therefore if y = 1/x, and from the info in (1), couldn't we deduce that y = =-2 by substituting -1/2 in for x?

Therefore A would be the answer?

You cancelled out a root of the equation which is incorrect..you should consider each and every real root of the equation..
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06 Sep 2009, 06:07
gmate2010 wrote:
dhushan wrote:
Thanks guys, I see how your answers work, but I was wondering what is wrong with solving the problem this way.

sqrt(xy) = xy

xy = x^2y^2
1/x = y

therefore if y = 1/x, and from the info in (1), couldn't we deduce that y = =-2 by substituting -1/2 in for x?

Therefore A would be the answer?

You cancelled out a root of the equation which is incorrect..you should consider each and every real root of the equation..

Sorry, I still don't follow. what do you mean by "cancelled out a root of the equation" - I still have x and y in the equation.
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06 Sep 2009, 07:54
for a function the square root of xy is only equal to xy if the function is equal to 0 or 1, you can do the math and find the roots by squaring but I just accept that it can only equal 0 or 1. So if we know X is not 0 and is in fact a #, we know Y can only be 0 or the multiplicative reciporcal of X so that XY=1 or 0. When we get statement 2 we know that X*Y can not be equal to 0 so we know that XY= 1 and if we know what X is we can calculate what Y is.

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06 Sep 2009, 09:38
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dhushan wrote:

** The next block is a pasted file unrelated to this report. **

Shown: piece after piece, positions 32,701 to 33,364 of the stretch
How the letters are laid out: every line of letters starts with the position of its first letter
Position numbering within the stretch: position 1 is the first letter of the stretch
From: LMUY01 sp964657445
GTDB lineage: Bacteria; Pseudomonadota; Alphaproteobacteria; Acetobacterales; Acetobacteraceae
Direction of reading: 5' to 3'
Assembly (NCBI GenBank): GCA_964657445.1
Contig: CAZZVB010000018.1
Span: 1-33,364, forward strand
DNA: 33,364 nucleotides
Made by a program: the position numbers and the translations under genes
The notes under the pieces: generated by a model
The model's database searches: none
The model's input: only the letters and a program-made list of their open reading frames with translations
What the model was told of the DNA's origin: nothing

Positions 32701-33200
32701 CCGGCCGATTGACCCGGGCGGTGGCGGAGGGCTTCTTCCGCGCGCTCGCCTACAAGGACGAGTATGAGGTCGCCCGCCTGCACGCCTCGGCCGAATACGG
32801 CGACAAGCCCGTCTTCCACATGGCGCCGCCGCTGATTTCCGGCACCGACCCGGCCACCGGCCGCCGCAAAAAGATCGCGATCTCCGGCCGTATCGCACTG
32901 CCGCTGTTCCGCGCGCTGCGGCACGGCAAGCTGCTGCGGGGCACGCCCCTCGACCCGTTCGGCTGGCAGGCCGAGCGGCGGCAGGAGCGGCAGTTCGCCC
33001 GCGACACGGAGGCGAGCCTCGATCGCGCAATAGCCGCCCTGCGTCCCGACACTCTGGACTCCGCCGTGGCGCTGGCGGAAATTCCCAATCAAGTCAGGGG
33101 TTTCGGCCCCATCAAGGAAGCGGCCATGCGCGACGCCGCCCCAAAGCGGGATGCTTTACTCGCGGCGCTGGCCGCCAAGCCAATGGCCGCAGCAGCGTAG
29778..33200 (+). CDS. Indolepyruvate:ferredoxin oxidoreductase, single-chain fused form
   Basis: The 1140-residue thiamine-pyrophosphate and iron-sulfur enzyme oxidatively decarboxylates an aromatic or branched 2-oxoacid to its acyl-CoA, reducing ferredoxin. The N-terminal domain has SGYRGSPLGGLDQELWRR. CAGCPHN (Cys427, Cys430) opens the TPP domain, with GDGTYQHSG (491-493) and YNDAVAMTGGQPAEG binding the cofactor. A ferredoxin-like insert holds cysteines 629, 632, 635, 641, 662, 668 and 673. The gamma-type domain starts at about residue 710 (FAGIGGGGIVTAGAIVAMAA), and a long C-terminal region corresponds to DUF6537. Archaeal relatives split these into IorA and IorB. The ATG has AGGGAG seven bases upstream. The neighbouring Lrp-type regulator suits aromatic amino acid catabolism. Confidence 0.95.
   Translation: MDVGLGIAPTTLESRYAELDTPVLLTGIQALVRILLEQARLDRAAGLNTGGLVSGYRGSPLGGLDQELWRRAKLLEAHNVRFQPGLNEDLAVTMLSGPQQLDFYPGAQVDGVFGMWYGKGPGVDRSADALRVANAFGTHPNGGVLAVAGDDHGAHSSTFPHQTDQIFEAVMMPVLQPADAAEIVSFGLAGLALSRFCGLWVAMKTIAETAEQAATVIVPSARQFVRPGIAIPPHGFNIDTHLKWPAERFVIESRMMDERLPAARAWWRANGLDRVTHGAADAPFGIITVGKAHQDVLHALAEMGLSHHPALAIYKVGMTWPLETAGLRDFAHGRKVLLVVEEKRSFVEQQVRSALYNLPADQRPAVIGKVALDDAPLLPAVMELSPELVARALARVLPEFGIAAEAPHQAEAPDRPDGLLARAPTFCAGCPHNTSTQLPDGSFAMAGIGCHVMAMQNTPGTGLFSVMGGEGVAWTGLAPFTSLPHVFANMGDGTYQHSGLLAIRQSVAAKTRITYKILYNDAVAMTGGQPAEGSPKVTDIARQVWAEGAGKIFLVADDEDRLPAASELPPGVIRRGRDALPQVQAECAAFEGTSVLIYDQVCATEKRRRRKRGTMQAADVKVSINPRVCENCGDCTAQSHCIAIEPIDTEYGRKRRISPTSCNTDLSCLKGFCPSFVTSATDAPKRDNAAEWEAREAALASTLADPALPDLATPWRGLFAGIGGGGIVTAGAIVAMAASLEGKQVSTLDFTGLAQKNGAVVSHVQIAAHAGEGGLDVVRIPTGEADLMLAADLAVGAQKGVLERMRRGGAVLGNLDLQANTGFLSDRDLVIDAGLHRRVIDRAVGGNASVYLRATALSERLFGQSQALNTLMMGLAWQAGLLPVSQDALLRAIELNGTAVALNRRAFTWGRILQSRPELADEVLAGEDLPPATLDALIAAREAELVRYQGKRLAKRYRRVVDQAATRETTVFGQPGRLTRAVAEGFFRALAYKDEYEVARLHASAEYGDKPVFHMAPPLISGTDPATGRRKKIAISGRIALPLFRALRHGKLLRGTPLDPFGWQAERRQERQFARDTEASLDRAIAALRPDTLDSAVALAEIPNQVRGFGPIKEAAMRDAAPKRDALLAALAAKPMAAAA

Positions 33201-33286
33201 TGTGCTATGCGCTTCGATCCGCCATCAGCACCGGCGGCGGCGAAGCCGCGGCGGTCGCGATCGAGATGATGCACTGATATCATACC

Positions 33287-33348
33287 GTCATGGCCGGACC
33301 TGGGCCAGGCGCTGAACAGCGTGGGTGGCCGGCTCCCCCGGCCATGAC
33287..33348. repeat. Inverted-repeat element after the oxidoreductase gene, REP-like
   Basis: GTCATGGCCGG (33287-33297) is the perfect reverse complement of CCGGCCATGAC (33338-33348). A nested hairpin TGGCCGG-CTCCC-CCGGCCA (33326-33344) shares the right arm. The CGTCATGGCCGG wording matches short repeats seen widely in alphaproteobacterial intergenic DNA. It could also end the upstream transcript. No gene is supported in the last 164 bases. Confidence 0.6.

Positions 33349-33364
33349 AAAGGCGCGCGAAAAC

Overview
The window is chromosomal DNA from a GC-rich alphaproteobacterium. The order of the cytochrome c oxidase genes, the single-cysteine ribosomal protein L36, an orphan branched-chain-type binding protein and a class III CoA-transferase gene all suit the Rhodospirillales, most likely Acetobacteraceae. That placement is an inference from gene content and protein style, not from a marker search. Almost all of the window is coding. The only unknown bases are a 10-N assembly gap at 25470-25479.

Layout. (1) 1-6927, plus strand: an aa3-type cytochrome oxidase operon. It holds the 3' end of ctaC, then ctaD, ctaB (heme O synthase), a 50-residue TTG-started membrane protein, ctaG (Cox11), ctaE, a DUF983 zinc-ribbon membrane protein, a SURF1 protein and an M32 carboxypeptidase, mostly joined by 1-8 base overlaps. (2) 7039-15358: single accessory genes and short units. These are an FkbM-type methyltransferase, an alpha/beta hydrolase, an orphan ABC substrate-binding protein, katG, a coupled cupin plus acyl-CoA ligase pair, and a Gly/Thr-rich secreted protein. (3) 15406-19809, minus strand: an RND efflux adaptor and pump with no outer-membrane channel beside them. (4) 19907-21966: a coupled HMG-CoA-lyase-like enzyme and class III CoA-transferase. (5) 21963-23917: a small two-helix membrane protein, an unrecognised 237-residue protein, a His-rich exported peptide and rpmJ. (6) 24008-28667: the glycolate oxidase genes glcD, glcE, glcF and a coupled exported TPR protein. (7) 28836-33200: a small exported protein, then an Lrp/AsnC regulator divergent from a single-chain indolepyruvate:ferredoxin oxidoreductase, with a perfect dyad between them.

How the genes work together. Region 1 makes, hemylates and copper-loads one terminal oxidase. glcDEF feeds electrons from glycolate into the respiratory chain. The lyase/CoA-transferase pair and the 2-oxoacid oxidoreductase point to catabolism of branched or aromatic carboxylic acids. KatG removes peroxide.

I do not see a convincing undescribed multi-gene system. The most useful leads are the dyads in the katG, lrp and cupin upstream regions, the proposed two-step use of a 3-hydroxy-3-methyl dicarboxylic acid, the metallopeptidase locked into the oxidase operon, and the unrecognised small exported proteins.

Thanks guys, I see how your answers work, but I was wondering what is wrong with solving the problem this way.

sqrt(xy) = xy

xy = x^2y^2
1/x = y

therefore if y = 1/x, and from the info in (1), couldn't we deduce that y = =-2 by substituting -1/2 in for x?

Therefore A would be the answer?

x,y are both interrelated ( roots ie: the solution is a unique combination of x,y value.s but not any of them on its own),

you can never cancell out a VARIABLE, because its unique value in the combination xy or x^2y^2 makes the equation valid.

think of it as if there are 2 conditions for the equation to be true the first is the value of x and the second is values of y but not any of them alone.

hope am clear
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06 Sep 2009, 12:42
yezz wrote:
dhushan wrote:
Thanks guys, I see how your answers work, but I was wondering what is wrong with solving the problem this way.

sqrt(xy) = xy

xy = x^2y^2
1/x = y

therefore if y = 1/x, and from the info in (1), couldn't we deduce that y = =-2 by substituting -1/2 in for x?

Therefore A would be the answer?

x,y are both interrelated ( roots ie: the solution is a unique combination of x,y value.s but not any of them on its own),

you can never cancell out a VARIABLE, because its unique value in the combination xy or x^2y^2 makes the equation valid.